WE worry that a future visit to the emergency room for a bike accident or fall from a tree could result in us being deemed as unfit parents. A playdate at the park could result in the temporary loss of custody because of a “well-meaning” citizen calling social services in concern for our children’s safety as we cross a busy street together. I hope I am wrong in fearing that such things will ever happen, but I’ve felt the staring looks from strangers and heard the callus whispers of concern or disgust that we as blind individuals would bring children into this world or subject them to such a life.  I’ve been literally yelled at on the bus on several occasions to be careful not to sit on the baby I’m carrying on my back as I take my seat (as if I could forget the twenty pounds I’m carrying). The misconceptions and ignorance is real and all around us. People cannot imagine how someone with a blindness disability can take care of a child,   yet it can be done and has been demonstrated by many with grace and skill.

In our legal system, individuals are declared innocent until proven guilty. Yet, present legal practices allow children to be taken from the custody of their blind and disabled parents purely on speculation with no real evidence that the child is at any risk or harm—thus declaring these parents as guilty until proven innocent. In many cases, disabled parents have a difficult time fighting legal battles to prove their parental competency because of prejudice or social stereotypes that inhibit others from being open-minded to alternative techniques or forward thinking practices about the capabilities of persons with disabilities.

I will agree that there are situations wherein a parent who is blind or otherwise disabled may not be the most fit to care for his/her child. These circumstances would most likely come as result of the individual lacking sufficient skills or capacities to care for him/herself and their child appropriately. In such cases, I would fully support the removal of a child from these circumstances. However, there should be sufficient evidence that the child’s best interest is in jeopardy and legitimate proof, not just speculation based solely on a disability label. The practice of making blanket-statements or the “one size fits all” approach should not apply.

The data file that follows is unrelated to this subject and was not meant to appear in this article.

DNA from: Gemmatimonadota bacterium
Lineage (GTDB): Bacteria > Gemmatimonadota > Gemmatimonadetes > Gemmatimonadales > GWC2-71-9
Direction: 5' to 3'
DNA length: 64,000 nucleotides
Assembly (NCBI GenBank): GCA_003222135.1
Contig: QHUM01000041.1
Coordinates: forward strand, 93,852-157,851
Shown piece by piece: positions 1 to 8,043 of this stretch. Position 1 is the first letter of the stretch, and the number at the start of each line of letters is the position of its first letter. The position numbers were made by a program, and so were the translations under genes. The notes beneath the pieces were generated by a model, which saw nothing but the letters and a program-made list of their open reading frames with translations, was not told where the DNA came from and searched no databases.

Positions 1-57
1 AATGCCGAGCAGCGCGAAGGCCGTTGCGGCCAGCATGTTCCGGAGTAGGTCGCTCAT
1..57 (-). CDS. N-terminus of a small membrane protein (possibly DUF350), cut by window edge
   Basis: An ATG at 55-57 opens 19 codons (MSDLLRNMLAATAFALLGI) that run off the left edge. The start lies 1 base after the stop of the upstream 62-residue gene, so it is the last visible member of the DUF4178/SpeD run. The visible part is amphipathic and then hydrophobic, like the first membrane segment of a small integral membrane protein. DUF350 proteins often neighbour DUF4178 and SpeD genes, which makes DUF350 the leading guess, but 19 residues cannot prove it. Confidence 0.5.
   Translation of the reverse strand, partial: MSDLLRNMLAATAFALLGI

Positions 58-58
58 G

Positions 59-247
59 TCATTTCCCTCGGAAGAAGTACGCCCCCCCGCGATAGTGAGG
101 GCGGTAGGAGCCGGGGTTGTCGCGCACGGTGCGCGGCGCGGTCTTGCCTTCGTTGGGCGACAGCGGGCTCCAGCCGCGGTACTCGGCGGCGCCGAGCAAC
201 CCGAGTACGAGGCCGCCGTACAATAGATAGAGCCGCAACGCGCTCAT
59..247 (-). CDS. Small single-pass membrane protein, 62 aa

AS a blind person, I use a myriad of alternative or nonvisual techniques to carry out my activities of daily living, manage my home, and care for my children. I travel competently with a long white cane and know how to use public transportation, take cabs, and employ drivers. I hire readers to aid me in my grocery shopping and reading mail. I use nonvisual techniques such as bells on my children’s shoes, baby carriers, child-leash backpacks, and other strategies for keeping track of my children in public spaces.   I know how to cook safely on a stove and with an oven so as to provide meals in a safe manner for my family. I communicate regularly with my daughter’s teacher and school electronically to keep up on handouts and progress reports. I communicate with pharmacists and physicians when necessary to make accessible medicine dispensers to administer appropriate doses of medicine to my children when they are sick. I utilize a host of technologies that provide me useful information for caring for the needs of my family.

I cannot anticipate how I will accommodate for, or handle every situation in the future as I rear my children, nor should I have to justify myself, have all the answers right now for every circumstance, or defend my practices to maintain my rights as a parent when most parents are not held to the same scrutiny in as much as their children’s best interests are not in question. I know I have the skills to do so and that I am the most qualified person to be raising my children. I support the call for stronger legislation that will prohibit the practice of using one’s disability as reason enough for terminating one’s parental rights. And I encourage better practices that promote the rights of such parents and families to co-exist in equality and harmony in our society.